In many ways the 21st annual Kinsmen Celebrity Sports Banquet was typical of those in the past: a stage full of noted athletes provided a lot of laughs and a lot of money was raised for local sports programs.
However, banquet chairman Cory Olafson feels that in the two years since title sponsor K+S Potash Canada has come on board the event has taken a step to another level.
“K+S Potash Canada has helped us take this to the next level,” said Olafson. “They have elevated the level of guests we’ve been able to bring in.
“Their financial support has allowed us to get to the ‘A’ list of celebrities, in my opinion.”
This year the list of guest speakers featured Hall of Famers Joe Carter and Paul Coffey along with popular Saskatchewan Roughrider receiver Weston Dressler. The event was emceed by broadcaster Gord Stellick.
“It was a pretty successful night. It was well-attended and the auctions seemed to go well,” said Olafson.
The first banquet raised $5,000 for local sports programs. This year’s event is expected to raise 10 times that amount thanks to auctions, raffles and ticket sales.
“I’m very proud that 100 per cent of the money we raise, stays here stay in Moose Jaw,” said Olafson.
The banquet helps fund Kinsmen-sponsored clubs like the Flying Fins swimming program, Moose Jaw Minor Football, Kinsmen Wrestling Club, the Kinsmen pool and arena, the club’s contribution to Mosaic Place, Kinsmen Lacrosse, plus the Heart of the City piano program. The Kinsmen also announced they will be forming a chapter of KidSport in the city.
Carter’s personality filled the room and the hero of the Toronto Blue Jays’ 1993 World Series title didn’t disappoint the crowd. After his speech he even opened the floor to questions.
Carter had 396 career home runs and six more in the post-season — including his famous walk-off home run to win the ’93 Series — over 16 seasons. While that’s an impressive number, he said hindsight has made him feel even better about what he achieved given the ‘Steroid Era’ that took off at towards the end of his career.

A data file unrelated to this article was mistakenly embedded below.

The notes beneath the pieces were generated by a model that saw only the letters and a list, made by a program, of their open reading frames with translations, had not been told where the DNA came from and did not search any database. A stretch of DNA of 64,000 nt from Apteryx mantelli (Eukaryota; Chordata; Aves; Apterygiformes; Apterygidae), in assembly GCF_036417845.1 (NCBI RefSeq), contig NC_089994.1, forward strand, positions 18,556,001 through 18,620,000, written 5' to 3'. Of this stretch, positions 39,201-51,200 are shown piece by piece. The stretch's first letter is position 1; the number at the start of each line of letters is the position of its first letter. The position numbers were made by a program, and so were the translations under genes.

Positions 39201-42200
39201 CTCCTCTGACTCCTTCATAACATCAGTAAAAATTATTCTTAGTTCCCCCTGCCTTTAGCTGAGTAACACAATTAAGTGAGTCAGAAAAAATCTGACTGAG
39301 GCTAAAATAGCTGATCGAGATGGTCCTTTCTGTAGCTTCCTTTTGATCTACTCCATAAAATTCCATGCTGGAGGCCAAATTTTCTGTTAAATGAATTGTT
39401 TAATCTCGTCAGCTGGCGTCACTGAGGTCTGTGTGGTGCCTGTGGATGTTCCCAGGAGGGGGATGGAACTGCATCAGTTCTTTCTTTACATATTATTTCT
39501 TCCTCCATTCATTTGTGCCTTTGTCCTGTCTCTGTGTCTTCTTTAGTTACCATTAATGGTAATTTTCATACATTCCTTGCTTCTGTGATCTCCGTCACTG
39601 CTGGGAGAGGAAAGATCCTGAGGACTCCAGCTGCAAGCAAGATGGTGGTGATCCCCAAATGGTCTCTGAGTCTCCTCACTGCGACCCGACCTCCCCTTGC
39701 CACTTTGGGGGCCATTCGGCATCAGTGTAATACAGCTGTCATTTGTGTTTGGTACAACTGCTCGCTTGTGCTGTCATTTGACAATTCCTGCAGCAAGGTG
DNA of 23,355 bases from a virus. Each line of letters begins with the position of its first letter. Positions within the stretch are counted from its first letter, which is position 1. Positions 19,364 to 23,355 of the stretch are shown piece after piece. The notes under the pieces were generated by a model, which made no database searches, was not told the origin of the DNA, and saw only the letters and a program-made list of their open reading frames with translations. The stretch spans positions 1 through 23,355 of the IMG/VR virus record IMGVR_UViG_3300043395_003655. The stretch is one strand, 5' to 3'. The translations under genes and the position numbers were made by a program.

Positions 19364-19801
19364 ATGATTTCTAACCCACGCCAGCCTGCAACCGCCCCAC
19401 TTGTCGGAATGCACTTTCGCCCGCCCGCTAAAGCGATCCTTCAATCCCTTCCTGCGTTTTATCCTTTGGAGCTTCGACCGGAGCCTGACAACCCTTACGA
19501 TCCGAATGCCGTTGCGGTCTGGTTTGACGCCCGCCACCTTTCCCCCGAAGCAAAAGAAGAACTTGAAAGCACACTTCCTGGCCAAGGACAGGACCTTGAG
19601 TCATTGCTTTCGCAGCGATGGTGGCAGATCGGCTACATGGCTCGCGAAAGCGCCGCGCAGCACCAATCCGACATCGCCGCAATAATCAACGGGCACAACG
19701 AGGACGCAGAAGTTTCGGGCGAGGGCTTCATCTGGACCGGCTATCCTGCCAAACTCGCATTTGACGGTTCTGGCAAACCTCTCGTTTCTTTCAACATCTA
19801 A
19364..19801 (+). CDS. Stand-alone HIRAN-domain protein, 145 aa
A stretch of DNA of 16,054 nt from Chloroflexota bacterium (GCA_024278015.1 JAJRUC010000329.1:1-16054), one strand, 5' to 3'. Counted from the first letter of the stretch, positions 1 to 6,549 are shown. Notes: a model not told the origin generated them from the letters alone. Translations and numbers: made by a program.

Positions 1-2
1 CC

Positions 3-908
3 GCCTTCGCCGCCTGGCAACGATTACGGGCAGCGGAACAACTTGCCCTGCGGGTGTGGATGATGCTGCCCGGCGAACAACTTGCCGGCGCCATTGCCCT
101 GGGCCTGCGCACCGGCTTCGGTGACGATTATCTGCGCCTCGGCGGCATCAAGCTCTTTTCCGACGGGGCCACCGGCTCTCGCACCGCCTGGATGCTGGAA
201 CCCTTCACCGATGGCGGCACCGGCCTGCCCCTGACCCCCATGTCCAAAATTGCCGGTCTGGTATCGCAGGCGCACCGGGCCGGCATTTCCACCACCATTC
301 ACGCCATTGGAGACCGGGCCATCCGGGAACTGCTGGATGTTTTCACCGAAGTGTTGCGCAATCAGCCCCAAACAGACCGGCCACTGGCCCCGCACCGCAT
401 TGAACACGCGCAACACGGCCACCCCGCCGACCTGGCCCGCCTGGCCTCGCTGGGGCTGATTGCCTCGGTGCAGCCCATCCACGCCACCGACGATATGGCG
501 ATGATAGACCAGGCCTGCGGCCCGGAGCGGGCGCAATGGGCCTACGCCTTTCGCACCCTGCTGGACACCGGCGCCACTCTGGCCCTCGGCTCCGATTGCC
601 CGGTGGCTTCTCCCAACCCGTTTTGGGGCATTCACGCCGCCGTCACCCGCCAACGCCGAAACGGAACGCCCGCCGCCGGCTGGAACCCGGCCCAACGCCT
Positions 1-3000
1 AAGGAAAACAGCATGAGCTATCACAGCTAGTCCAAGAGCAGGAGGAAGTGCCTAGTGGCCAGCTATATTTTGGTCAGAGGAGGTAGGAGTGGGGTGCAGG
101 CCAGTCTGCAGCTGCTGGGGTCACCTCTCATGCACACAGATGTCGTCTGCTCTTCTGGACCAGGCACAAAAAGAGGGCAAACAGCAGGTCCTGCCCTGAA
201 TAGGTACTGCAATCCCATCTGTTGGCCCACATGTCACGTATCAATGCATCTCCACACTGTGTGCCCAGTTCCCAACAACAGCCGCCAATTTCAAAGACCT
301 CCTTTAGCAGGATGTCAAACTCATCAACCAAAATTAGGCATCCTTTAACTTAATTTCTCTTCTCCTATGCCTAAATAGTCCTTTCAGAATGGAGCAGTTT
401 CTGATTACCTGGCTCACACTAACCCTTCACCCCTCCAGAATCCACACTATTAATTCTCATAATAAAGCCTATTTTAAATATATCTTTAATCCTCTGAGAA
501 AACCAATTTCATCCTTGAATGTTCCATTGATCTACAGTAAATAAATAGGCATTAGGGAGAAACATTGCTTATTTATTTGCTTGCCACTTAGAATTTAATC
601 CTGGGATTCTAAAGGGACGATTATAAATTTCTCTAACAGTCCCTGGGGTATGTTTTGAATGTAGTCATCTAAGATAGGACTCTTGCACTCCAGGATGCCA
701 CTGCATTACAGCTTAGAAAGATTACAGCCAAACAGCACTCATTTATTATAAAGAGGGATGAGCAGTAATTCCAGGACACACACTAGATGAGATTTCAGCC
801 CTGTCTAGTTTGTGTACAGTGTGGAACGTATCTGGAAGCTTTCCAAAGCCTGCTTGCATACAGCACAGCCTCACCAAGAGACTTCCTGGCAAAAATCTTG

“Our numbers look a lot better now,” said Carter. “We did things the right way and I can sleep at night knowing I played the game the right way. I can look back on my career with my head held up high.”
Coffey won four Stanley Cups and is second in NHL history in goals and points by a defenceman. The gifted offensive-defenceman was part of the freewheeling Edmonton Oiler teams of the 1980s and he lamented the way the game has changed.
Coffey coaches one of his sons in minor hockey, decried the over-reliance on systems-based hockey at all levels of the game.
“I think the players are smarter, but they don’t get a chance to show it,” said Coffey. “I think there are too many systems and the game is over-coached. The players aren’t allowed to be creative.”
Dressler told the crowd, in part, about his start in the sport. He was too young to play, but practiced for three years until he was old enough at which time he was told he was too small to compete. The Bismarck, N.D. league relented and Dressler has been overcoming knocks about his size ever since.
Stellick became the youngest general manager in NHL history when Harold Ballard hired him to take charge of the Toronto Maple Leafs at the age of 30. Stellick quipped that 16 months later he was also the youngest ex-GM in NHL history.
Local volleyball and fastball coach Brad Hennenfent won the Times-Herald Sports Builder Award for his 30-plus years of coaching and volunteering.
Former CFL safety Dylan Barker presented local powerlifting world champion Rhaea Fowler with the Kinsmen Sports Achievement Award. Barker, who was last year’s recipient, had some humourous exchanges with Dressler. Barker took credit for half of Dressler’s career yards-after-the-catch.
The Moose Jaw Warriors won the Team of the Year award which was accepted by captain Kendall McFaull.